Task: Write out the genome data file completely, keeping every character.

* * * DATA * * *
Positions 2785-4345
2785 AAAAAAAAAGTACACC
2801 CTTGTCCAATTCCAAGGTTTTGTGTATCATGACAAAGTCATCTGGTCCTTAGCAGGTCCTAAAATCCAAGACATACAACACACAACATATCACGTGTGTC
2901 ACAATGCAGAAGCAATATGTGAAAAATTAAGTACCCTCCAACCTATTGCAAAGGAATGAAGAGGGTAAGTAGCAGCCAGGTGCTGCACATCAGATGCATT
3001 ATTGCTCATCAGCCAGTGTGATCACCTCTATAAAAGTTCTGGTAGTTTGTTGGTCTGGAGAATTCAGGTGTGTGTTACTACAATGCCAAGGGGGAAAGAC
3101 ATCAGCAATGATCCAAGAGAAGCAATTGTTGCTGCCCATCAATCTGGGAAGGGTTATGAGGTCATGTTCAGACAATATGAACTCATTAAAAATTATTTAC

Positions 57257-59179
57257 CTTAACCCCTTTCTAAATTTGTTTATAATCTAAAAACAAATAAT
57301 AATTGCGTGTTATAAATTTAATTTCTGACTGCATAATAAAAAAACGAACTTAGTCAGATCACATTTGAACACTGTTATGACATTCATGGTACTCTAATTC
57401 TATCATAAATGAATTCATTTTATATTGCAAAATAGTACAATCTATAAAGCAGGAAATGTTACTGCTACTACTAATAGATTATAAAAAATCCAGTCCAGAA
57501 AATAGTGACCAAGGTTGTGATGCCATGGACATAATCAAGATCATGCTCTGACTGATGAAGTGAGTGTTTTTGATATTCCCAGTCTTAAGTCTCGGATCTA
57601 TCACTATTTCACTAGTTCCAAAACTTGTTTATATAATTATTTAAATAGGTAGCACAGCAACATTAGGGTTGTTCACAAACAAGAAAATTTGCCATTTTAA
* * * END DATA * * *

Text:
Positions 2785-4345
2785 AAAAAAAAAGTACACC
2801 CTTGTCCAATTCCAAGGTTTTGTGTATCATGACAAAGTCATCTGGTCCTTAGCAGGTCCTAAAATCCAAGACATACAACACACAACATATCACGTGTGTC
2901 ACAATGCAGAAGCAATATGTGAAAAATTAAGTACCCTCCAACCTATTGCAAAGGAATGAAGAGGGTAAGTAGCAGCCAGGTGCTGCACATCAGATGCATT
3001 ATTGCTCATCAGCCAGTGTGATCACCTCTATAAAAGTTCTGGTAGTTTGTTGGTCTGGAGAATTCAGGTGTGTGTTACTACAATGCCAAGGGGGAAAGAC
3101 ATCAGCAATGATCCAAGAGAAGCAATTGTTGCTGCCCATCAATCTGGGAAGGGTTATGAGGTCATGTTCAGACAATATGAACTCATTAAAAATTATTTAC

Positions 57257-59179
57257 CTTAACCCCTTTCTAAATTTGTTTATAATCTAAAAACAAATAAT
57301 AATTGCGTGTTATAAATTTAATTTCTGACTGCATAATAAAAAAACGAACTTAGTCAGATCACATTTGAACACTGTTATGACATTCATGGTACTCTAATTC
57401 TATCATAAATGAATTCATTTTATATTGCAAAATAGTACAATCTATAAAGCAGGAAATGTTACTGCTACTACTAATAGATTATAAAAAATCCAGTCCAGAA
57501 AATAGTGACCAAGGTTGTGATGCCATGGACATAATCAAGATCATGCTCTGACTGATGAAGTGAGTGTTTTTGATATTCCCAGTCTTAAGTCTCGGATCTA
57601 TCACTATTTCACTAGTTCCAAAACTTGTTTATATAATTATTTAAATAGGTAGCACAGCAACATTAGGGTTGTTCACAAACAAGAAAATTTGCCATTTTAA